Project description

This analysis of Elon Musk’s tweets is a fun exploration of the Tesla CEO’s social media habits. Among the takeaways is that the majority of his tweets are replies to fellow Twitter users, and that he will tweet to anyone regardless of follower count. We also feature some of Musk’s most interesting and indicative tweets for good measure.

What makes this project innovative?

This project makes use of a hot new format — the social media-inspired "tap story" — and uses it to tell a data-driven story. Combined with subtle animation, this keeps the reader engaged while maintaining a sleek, minimalist design.

What was the impact of your project? How did you measure it?

The story was considered a success internally, with almost 100,000 page views. Our analytics tell us that many of those readers found the story incredibly engaging: the average time on page was 1:35, and 26% of visitors to the page read to the final slide. It was also featured in The Verge’s daily newsletter "The Interface" (https://www.theverge.com/2018/8/1/17637540/facebook-influence-campaign-russia-liberal-activists-resisters).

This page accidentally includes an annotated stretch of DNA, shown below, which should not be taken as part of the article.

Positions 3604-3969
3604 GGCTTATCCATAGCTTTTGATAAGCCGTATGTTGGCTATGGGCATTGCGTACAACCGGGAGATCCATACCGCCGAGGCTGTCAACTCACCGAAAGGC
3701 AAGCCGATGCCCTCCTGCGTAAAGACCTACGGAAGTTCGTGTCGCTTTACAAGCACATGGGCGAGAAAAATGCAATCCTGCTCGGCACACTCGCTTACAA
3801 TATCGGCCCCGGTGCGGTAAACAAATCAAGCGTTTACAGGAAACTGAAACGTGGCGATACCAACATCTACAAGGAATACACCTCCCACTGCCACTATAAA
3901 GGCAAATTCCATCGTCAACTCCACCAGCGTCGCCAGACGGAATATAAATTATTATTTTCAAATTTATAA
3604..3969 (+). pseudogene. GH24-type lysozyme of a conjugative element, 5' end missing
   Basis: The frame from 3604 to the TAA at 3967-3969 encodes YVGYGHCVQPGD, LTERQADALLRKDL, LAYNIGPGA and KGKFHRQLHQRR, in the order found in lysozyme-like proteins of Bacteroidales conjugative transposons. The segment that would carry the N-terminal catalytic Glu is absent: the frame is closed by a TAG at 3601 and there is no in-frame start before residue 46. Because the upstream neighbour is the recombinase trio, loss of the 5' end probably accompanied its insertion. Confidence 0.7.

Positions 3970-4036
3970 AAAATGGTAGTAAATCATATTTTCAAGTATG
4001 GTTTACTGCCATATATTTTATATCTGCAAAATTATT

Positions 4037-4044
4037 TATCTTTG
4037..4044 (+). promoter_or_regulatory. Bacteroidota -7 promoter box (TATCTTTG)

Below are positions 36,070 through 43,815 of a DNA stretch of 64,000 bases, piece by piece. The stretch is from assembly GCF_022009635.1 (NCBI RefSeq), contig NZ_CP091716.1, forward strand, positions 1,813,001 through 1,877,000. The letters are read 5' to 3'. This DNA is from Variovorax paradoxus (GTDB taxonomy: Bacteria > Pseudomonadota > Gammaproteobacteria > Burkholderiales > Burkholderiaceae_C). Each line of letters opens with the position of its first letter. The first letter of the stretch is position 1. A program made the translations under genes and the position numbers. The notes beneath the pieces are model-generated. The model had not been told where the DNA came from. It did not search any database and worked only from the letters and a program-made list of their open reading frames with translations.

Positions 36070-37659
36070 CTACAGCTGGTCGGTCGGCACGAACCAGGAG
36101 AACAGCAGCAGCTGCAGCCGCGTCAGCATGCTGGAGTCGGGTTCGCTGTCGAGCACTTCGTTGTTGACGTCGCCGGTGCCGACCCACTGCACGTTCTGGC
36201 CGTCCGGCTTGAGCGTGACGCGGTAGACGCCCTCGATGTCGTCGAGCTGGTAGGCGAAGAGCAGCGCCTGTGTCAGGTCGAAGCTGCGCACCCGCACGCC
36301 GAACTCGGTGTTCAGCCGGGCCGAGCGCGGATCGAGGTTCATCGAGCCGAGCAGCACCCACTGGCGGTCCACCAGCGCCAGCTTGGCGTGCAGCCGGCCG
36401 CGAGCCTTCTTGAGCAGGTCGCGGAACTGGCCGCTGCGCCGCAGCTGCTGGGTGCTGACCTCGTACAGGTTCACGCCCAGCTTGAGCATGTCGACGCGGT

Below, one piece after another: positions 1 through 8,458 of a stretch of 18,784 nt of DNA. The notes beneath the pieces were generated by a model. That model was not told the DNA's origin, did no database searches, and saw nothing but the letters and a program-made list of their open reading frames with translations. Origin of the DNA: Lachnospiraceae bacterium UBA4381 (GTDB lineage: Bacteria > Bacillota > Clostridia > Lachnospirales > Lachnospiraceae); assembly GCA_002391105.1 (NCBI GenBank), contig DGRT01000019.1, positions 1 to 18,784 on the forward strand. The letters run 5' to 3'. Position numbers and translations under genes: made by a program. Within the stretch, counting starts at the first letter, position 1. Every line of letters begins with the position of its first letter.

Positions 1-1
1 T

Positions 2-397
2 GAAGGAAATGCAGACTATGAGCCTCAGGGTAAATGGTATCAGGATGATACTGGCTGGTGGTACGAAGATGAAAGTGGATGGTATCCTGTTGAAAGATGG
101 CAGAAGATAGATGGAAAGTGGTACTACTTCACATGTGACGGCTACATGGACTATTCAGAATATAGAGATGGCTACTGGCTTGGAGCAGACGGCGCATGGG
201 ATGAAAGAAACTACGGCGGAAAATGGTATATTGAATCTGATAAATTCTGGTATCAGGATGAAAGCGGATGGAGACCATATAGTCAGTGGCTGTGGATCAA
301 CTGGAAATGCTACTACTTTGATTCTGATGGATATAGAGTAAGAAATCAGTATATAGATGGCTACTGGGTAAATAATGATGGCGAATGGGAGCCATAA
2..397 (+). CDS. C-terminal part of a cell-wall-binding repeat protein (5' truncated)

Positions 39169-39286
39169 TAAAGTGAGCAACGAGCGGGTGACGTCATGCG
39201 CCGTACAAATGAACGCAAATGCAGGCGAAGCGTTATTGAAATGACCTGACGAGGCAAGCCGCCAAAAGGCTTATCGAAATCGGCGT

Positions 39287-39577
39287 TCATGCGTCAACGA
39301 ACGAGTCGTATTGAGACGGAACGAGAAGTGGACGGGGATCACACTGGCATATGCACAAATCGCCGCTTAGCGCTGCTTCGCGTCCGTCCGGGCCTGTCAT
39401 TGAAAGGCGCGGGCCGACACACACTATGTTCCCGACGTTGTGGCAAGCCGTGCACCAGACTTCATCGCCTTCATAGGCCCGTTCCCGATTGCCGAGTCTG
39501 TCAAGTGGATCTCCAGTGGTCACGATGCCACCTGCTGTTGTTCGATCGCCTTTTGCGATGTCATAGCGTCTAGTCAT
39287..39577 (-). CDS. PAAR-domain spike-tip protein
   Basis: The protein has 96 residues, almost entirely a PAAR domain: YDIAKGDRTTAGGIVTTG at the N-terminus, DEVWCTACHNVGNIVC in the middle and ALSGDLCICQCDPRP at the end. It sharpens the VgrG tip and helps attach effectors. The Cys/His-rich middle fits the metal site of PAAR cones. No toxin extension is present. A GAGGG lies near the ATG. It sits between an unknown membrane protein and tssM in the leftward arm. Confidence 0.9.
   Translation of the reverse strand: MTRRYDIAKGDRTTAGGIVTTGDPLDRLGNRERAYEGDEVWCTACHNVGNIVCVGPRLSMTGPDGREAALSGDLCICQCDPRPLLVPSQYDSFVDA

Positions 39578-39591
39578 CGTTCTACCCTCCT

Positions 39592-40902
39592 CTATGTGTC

Source and methodology

We collected historical tweets from Elon Musk and other big-tech CEOs using Twitter's API. For Musk’s tweets posted from June 2017 to July 2018, we read every tweet to classify it in various categories. There were two main classifications: (a) company — whether the tweet was related to one of the many companies Musk runs and if yes, which specific company. This was partly automated: we listed keywords related to specific companies and classified when the word was present in the tweet; followed by manual categorisation for the remaining set. (b) whether his replies were in response to a critic or otherwise. This was done manually—the context of the tweet was necessary to understand whether he was responding to a critic or not.

Technologies Used

For the initial analysis, we used Python/Pandas and Google Sheets. For the visual presentation, this project uses a custom fork of WSJ’s proprietary "tap tool" format. The charts were drawn using D3. We wrote a custom D3 component for the grid animation that made generating these animated charts fast and flexible. The tweets were not embedded the typical way, but in fact recreated using HTML, in order to improve page performance and make sure that the contents are preserved.

Project members

Scott Austin, Samarth Bansal, Elliot Bentley, Jieqian Zhang

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